Internet Explorer, the big fat and ugly giant of yesteryears, have lost the Browser War first to Firefox and then to Chrome. The giant failed to see the writing on the wall, and slowly it started to go out of fashion as Mozilla and Chrome became aggressive with their campaign led by their avid followers. Now the giant has woken up from its long slumber and has decided to reclaim its place, and the campaign I am going to review in this article is one step in that direction
The objective of this campaign is to bring back the past glory of Internet Explorer (IE 10), when it was the most-used web browsers in the world, the position which was first snatched by open source Mozilla Firefox, and now being held by Google Chrome, Microsoft’s arch rival. And to do that the web browser has taken the social route.
To reclaim its position as the favorite web browsers, Microsoft is promoting the latest version of Internet Explorer as a browser made for the socially connected web. And for that the software giant has used its Facebook page to create a fun activity centered on the social media experience of the web users.
Shovel is an app on IE’s Facebook page, which is being aggressively promoted by the company on its timeline. When you start digging, as the app asks you to, Shovel goes deep inside your social profile to bring you some fascinating data, presented in a meaningful ways, about your Facebook friends, their activities, etc. The app gives a fairly detailed analysis of your fans, their locations, activities, etc.
For average users, social media is all about knowing their friends and the activities they are engaged in, and shovel app, which claim to re-imagine your social life, is a nice way to rebrand Internet Explorer. The maker of the web browser has piggybacked on Facebook to give a hint of how deep the browser can go to make web more social for its users. The campaign is nicely designed and well executed. It gives a fairly detailed analysis of the user’s profile and his/her friends. The web browser has positively used Facebook and Twitter to promote the campaign.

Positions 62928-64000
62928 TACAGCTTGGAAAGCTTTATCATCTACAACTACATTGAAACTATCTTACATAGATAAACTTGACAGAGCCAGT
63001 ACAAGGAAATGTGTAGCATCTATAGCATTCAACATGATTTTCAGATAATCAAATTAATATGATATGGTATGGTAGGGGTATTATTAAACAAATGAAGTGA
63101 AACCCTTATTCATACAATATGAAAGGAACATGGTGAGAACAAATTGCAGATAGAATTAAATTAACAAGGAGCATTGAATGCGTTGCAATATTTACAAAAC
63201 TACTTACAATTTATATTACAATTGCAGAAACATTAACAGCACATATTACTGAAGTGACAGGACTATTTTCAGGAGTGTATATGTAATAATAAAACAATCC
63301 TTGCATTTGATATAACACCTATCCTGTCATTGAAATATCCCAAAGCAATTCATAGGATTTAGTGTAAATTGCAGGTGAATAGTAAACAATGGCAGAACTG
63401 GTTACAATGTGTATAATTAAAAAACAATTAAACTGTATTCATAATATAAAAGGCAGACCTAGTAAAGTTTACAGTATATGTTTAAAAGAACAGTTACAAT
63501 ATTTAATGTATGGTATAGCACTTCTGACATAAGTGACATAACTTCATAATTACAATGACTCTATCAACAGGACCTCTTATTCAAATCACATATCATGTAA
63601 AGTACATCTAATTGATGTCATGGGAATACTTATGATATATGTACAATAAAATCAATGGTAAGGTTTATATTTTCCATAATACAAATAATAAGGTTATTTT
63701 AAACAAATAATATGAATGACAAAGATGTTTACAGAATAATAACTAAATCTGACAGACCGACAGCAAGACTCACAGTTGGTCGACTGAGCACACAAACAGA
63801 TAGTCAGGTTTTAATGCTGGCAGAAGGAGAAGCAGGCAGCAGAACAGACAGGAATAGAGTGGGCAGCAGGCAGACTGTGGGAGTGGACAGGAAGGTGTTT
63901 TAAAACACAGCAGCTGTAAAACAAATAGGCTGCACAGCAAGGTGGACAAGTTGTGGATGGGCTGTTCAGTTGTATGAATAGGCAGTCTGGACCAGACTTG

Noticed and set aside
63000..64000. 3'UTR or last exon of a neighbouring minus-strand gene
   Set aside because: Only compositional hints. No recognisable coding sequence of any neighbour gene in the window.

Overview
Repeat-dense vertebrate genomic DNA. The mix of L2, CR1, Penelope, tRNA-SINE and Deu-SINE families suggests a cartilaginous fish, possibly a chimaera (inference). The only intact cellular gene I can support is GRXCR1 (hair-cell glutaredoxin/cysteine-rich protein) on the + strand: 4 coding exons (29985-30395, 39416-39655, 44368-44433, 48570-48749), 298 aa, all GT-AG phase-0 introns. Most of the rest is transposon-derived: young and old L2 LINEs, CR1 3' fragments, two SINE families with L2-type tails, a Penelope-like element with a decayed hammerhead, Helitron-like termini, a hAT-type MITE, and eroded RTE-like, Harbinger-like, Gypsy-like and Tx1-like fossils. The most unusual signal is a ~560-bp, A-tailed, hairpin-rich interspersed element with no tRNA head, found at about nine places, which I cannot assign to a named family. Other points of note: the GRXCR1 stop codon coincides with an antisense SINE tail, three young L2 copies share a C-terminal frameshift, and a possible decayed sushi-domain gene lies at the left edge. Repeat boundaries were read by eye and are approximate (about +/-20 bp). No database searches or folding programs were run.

They have been running contests on Twitter to promote the app:
— Internet Explorer IN (@IE_India) June 27, 2013
On the campaign page, IE has placed a banner promoting the web browser, which takes up bottom half of the campaign graphic, and it has also discreetly placed an IE logo on the top of the inside page (where user goes once he start digging). These placements will help the web browser gain some new users, particularly the one on the inside page. There is an IE banner in the bottom of the inside page as well.
Scope for Improvement
There is nothing so glaringly wrong about the campaign. It has been nicely done and well executed.
Internet Explorer has done a wonderful job with this campaign. It will surely fetch some eyeballs and make people excited about the browser, particularly those who have seen the kind of data IE can produce and present in a meaningful way. But it does not look very likely that people will switch to IE because to do that a person will need to switch to Windows 8, as the banners placed on various locations in the campaign graphics suggest. It is a big move and I am not sure how many will take that leap just to switch their browser.